RA chief stands down
Charles Saumarez Smith, secretary and chief executive of the Royal Academy since 2007, is to step down having brought the institution through its biggest development since it moved to Piccadilly in 1868, 100 years after its foundation.
Saumarez Smith, 64, was knighted in the Birthday Honours this year having marked the RA’s 250thanniversary by opening a £56m extension into the former Museum of Mankind next door in a triumphant conversion by the architect Sir David Chipperfield, increasing the public areas by 70%.
The RA is governed by its artist members with a president, Christopher le Brun, at their head and at a third tier the secretary, now also the chief executive. There had been more than two decades of attempts to make a workable and affordable expansion scheme, and three masterplans, before Saumarez Smith was able to persuade the academicians that Chipperfield’s plan was the right one.
Sir Charles speaking at the opening of the RA's new wing in May.
The RA, a “royal peculiar” whose ultimate head is the Queen, receives no public funding and relies on income from its temporary exhibitions. Shortly after Saumarez Smith’s arrival the long-standing exhibitions secretary, Sir Norman Rosenthal, left and the director of exhibitions, as he is now called, is Tim Marlow, brought from the private sector.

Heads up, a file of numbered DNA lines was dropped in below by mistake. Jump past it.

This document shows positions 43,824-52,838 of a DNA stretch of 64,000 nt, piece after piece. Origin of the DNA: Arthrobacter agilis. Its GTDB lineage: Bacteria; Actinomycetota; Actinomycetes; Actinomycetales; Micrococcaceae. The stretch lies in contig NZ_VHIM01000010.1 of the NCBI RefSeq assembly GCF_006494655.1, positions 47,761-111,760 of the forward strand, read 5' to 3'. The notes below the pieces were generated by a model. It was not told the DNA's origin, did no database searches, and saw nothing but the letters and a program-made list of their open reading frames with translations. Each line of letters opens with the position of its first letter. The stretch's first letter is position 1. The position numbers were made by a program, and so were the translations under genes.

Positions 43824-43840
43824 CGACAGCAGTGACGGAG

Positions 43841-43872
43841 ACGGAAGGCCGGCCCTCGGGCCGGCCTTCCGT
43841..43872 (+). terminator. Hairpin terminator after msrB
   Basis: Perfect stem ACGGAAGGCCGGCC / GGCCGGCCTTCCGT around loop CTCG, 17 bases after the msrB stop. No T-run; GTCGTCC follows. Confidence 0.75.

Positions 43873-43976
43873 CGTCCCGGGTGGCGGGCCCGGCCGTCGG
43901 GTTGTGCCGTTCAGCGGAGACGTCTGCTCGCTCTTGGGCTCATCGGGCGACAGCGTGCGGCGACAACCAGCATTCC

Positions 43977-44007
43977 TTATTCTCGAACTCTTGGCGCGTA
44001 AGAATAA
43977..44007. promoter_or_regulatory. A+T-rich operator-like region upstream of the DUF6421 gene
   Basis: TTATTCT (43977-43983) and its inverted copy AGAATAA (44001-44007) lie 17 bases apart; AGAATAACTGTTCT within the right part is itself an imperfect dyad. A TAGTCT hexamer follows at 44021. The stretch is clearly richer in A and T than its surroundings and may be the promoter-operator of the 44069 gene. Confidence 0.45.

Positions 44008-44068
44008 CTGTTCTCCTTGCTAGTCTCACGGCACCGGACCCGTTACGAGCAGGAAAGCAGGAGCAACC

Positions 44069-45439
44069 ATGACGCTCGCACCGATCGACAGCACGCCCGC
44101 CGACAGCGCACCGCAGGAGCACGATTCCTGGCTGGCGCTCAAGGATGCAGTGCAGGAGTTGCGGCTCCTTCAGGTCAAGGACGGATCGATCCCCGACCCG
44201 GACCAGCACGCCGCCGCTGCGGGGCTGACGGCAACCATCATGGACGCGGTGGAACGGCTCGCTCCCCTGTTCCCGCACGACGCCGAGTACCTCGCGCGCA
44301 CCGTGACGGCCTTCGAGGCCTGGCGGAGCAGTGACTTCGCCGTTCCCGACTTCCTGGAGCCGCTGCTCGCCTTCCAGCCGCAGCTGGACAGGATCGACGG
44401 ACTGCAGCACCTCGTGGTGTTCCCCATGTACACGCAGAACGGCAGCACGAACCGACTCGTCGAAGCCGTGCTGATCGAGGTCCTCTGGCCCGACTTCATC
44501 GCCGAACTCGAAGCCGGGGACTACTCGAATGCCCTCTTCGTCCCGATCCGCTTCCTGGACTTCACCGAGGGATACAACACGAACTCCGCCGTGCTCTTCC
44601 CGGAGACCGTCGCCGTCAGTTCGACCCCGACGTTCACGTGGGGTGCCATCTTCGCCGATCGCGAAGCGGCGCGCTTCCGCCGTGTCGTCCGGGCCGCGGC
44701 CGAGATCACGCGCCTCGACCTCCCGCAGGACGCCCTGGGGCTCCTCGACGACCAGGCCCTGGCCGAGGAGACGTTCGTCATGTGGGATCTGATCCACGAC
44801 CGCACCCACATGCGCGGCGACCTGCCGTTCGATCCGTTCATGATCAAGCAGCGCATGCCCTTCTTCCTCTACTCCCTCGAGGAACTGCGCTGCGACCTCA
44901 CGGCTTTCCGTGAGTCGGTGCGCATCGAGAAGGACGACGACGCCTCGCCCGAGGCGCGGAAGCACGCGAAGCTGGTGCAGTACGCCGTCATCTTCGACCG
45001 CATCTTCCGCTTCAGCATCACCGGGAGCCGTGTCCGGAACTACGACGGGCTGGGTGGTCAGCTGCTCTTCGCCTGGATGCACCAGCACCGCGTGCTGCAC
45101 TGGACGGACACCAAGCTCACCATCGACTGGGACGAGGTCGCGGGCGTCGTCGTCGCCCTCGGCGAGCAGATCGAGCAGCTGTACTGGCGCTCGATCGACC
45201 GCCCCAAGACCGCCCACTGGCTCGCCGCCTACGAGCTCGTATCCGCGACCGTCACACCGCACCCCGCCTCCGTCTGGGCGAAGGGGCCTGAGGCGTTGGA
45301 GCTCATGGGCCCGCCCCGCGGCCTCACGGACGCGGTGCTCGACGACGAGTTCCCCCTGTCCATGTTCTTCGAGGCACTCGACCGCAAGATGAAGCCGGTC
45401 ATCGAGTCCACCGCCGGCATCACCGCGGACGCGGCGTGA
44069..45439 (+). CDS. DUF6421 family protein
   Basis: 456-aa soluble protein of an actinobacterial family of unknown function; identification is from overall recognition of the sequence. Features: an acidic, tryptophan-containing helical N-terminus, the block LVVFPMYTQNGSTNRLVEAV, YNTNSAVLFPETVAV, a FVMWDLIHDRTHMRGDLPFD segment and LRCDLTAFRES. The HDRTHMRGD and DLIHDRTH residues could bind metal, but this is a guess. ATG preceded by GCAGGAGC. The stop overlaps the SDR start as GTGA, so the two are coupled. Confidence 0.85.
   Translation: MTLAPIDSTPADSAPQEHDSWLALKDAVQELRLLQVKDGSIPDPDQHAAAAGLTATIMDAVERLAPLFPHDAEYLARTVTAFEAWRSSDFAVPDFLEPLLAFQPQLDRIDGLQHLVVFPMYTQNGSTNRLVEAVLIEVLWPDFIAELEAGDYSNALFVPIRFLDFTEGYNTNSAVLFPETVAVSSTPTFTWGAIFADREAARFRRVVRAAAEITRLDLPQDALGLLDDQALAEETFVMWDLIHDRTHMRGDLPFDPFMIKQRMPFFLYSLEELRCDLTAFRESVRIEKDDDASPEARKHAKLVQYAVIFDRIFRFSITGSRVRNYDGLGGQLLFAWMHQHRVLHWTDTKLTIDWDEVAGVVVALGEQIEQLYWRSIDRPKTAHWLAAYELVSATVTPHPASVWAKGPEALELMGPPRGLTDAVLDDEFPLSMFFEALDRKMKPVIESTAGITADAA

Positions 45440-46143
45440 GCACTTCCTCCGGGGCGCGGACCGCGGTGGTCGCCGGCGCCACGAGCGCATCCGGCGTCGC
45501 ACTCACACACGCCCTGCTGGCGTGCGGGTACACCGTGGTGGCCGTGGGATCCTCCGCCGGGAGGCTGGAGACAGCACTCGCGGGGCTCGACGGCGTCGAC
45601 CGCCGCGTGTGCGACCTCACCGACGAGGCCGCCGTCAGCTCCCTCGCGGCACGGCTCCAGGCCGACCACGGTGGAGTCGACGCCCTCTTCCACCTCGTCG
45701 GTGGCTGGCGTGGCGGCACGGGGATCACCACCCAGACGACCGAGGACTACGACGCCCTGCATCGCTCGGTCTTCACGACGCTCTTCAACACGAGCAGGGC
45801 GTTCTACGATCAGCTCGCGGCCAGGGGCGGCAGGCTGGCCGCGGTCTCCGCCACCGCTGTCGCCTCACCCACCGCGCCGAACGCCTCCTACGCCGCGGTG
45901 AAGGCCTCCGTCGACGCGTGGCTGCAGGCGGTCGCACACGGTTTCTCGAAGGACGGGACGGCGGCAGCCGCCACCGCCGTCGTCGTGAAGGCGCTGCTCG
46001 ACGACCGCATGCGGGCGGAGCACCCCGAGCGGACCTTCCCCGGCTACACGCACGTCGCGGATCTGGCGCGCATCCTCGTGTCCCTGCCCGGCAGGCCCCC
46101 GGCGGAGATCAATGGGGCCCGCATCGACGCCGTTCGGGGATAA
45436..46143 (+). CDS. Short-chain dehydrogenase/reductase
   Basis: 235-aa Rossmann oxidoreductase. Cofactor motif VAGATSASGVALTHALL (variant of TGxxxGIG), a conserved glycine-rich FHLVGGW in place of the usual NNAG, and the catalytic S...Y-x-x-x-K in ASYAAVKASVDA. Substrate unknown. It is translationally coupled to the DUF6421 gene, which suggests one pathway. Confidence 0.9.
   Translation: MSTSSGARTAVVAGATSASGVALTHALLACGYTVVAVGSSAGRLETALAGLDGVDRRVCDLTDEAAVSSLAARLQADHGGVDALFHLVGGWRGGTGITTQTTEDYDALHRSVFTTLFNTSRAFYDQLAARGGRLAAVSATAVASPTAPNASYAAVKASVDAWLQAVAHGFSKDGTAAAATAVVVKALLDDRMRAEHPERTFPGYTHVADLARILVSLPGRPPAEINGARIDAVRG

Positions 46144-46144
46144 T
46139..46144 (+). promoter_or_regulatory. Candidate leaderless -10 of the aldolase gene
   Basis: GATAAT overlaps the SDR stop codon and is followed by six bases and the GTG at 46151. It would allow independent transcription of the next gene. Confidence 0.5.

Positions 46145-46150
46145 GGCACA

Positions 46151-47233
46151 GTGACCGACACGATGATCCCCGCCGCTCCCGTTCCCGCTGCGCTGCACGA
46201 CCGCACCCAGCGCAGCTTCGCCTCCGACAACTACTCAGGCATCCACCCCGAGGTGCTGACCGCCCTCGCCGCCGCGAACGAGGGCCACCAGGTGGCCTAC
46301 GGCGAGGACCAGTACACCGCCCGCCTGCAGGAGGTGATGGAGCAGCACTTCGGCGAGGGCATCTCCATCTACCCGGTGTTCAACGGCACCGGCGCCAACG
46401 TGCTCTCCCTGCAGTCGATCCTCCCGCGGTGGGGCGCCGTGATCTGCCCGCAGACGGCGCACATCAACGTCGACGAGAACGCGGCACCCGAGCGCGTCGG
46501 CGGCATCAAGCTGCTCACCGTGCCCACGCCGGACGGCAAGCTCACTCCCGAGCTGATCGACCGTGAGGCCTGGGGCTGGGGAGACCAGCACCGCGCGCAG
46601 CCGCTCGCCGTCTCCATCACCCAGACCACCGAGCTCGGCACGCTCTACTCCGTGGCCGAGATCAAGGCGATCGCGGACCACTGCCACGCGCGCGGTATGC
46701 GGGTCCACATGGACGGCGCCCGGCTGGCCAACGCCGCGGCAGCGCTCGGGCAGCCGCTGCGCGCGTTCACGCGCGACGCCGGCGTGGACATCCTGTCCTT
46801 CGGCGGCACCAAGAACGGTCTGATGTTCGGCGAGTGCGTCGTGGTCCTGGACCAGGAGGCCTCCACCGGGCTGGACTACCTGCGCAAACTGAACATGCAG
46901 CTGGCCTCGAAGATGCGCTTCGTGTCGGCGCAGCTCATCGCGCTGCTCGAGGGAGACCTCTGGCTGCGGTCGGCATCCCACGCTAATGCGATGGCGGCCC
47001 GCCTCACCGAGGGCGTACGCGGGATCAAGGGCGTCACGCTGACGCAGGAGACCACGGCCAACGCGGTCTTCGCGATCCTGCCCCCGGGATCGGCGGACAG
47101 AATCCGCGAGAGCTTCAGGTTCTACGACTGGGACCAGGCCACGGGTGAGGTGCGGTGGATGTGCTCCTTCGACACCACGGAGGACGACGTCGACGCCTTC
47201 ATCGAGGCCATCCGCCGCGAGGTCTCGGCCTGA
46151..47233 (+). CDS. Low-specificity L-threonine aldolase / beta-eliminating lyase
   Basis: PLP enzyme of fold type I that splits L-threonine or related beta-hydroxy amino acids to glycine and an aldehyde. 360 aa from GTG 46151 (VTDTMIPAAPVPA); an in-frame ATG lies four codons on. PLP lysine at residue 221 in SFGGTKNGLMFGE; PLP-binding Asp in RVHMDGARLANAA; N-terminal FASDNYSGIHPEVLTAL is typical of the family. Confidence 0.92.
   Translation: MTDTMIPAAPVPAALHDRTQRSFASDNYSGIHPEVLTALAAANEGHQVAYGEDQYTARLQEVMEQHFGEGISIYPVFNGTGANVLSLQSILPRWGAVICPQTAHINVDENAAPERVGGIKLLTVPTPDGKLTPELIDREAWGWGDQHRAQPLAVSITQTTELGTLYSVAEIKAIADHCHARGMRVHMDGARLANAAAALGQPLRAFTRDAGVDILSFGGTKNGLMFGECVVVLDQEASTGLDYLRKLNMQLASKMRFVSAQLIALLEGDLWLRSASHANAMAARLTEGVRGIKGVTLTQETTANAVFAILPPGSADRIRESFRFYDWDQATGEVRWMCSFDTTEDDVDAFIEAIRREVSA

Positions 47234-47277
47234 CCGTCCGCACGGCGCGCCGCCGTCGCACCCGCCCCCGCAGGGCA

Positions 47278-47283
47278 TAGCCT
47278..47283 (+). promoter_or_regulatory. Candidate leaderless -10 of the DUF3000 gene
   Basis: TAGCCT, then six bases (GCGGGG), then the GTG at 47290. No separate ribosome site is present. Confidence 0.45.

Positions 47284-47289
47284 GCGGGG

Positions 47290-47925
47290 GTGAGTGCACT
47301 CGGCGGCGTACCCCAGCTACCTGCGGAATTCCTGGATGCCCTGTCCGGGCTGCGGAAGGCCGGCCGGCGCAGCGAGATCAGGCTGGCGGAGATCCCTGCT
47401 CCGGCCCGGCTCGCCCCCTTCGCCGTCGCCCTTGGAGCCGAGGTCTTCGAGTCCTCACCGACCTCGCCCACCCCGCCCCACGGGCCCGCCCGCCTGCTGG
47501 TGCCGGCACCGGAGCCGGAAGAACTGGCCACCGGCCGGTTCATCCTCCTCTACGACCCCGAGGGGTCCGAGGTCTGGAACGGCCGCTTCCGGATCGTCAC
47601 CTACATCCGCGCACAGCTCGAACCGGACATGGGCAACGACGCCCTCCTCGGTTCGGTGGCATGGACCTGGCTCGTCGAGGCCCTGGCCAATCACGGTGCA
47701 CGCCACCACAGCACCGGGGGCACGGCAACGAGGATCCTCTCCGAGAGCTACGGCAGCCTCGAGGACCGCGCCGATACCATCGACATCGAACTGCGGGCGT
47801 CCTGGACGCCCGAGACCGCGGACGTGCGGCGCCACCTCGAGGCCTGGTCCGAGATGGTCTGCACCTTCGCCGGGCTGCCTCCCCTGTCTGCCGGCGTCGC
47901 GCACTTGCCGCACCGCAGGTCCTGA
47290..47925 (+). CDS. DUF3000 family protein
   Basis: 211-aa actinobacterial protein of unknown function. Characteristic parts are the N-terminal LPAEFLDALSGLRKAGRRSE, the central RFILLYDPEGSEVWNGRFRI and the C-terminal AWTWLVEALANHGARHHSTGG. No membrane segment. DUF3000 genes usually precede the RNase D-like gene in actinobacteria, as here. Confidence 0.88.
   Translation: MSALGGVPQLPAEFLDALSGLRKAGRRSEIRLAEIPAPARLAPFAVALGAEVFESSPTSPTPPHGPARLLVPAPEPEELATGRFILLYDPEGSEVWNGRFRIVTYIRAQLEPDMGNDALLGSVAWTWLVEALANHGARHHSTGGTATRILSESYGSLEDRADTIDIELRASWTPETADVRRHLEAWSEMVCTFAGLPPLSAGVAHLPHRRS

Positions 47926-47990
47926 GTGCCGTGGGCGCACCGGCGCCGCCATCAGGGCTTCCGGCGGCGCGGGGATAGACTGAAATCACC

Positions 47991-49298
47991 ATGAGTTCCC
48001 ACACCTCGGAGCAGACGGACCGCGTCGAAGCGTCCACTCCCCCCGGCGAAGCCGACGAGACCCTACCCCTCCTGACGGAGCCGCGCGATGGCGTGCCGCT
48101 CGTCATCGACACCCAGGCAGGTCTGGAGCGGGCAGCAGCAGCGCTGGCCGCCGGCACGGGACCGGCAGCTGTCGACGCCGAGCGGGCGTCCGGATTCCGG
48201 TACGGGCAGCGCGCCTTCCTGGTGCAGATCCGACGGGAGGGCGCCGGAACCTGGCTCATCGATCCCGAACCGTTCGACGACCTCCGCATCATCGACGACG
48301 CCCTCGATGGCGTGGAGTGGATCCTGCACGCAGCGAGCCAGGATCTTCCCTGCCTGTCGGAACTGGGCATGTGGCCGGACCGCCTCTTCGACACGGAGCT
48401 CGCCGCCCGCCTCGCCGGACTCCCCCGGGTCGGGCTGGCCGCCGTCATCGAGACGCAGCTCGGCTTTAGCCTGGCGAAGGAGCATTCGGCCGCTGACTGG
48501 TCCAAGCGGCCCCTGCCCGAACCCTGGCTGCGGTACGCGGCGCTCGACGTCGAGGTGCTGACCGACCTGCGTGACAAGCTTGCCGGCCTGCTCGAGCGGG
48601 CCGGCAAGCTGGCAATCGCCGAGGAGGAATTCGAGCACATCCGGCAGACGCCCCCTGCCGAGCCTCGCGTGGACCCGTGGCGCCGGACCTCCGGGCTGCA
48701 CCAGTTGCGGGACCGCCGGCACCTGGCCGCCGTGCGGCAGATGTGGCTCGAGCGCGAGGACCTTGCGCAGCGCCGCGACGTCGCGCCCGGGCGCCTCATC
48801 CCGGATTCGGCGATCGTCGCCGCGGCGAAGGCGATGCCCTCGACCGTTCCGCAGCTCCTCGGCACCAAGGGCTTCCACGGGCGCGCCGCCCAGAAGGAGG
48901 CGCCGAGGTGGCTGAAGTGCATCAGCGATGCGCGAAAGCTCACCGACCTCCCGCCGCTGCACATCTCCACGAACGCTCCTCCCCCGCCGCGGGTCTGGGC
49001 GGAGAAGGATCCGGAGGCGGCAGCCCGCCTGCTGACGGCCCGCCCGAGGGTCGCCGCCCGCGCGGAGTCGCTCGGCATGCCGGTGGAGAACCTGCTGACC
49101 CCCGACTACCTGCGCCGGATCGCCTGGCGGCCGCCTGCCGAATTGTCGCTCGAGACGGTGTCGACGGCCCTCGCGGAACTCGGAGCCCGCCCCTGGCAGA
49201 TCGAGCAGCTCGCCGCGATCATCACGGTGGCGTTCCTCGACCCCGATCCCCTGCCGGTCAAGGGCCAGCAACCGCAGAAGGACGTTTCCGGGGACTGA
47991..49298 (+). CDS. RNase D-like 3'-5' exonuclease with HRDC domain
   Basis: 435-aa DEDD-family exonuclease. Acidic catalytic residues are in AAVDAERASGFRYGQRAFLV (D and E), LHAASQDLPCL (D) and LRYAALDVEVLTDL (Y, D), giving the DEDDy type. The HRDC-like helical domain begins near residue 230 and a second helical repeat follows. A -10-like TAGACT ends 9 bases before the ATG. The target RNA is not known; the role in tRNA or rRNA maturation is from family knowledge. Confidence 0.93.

Saumarez Smith, who had a double first from Cambridge in history and history of art, seemed destined for an academic career but was persuaded by Sir Roy Strong to join the V&A to form an MA course in the history of design with the Royal College of Art, and went on to be the museum’s head of research. In 1994 he was the surprise appointment as director of the National Portrait Gallery where he succeeded in getting the £16 million Ondaatje Wing open in 2000, having already opened a new Tudor Gallery, a new gallery for post-1950s portraits, a new roof-top restaurant and a lecture theatre.
He became director of the National Gallery in 2002 in succession to Neil Macgregor, and any plans he had for capital development for the neglected east wing there were put on hold by the need to raise £22m to save Raphael’s The Madonna of the Pinks for the nation. Nevertheless, as well as saving the Madonna he did get the east wing upgraded with better public facilities and a new entrance.
Yesterday he said the time seemed right for him to leave. “There is never a good time to announce one’s departure, but I wanted to leave at a time of obvious strength and success,” he said, and he had praise from Christopher le Brun, the president: “I am proud to have had him alongside me during my presidency, assisting us to renew and fully realise the potential of the modern Royal Academy. His tenure is marked by great achievement, for which the Academicians, our staff and supporters are immensely grateful.
“History is likely to judge him as the most successful of all Royal Academy secretaries.”
Saumarez Smith is expected to leave at the end of the year when a successor has been found, and will become senior director at the commercial gallery Blain/Southern.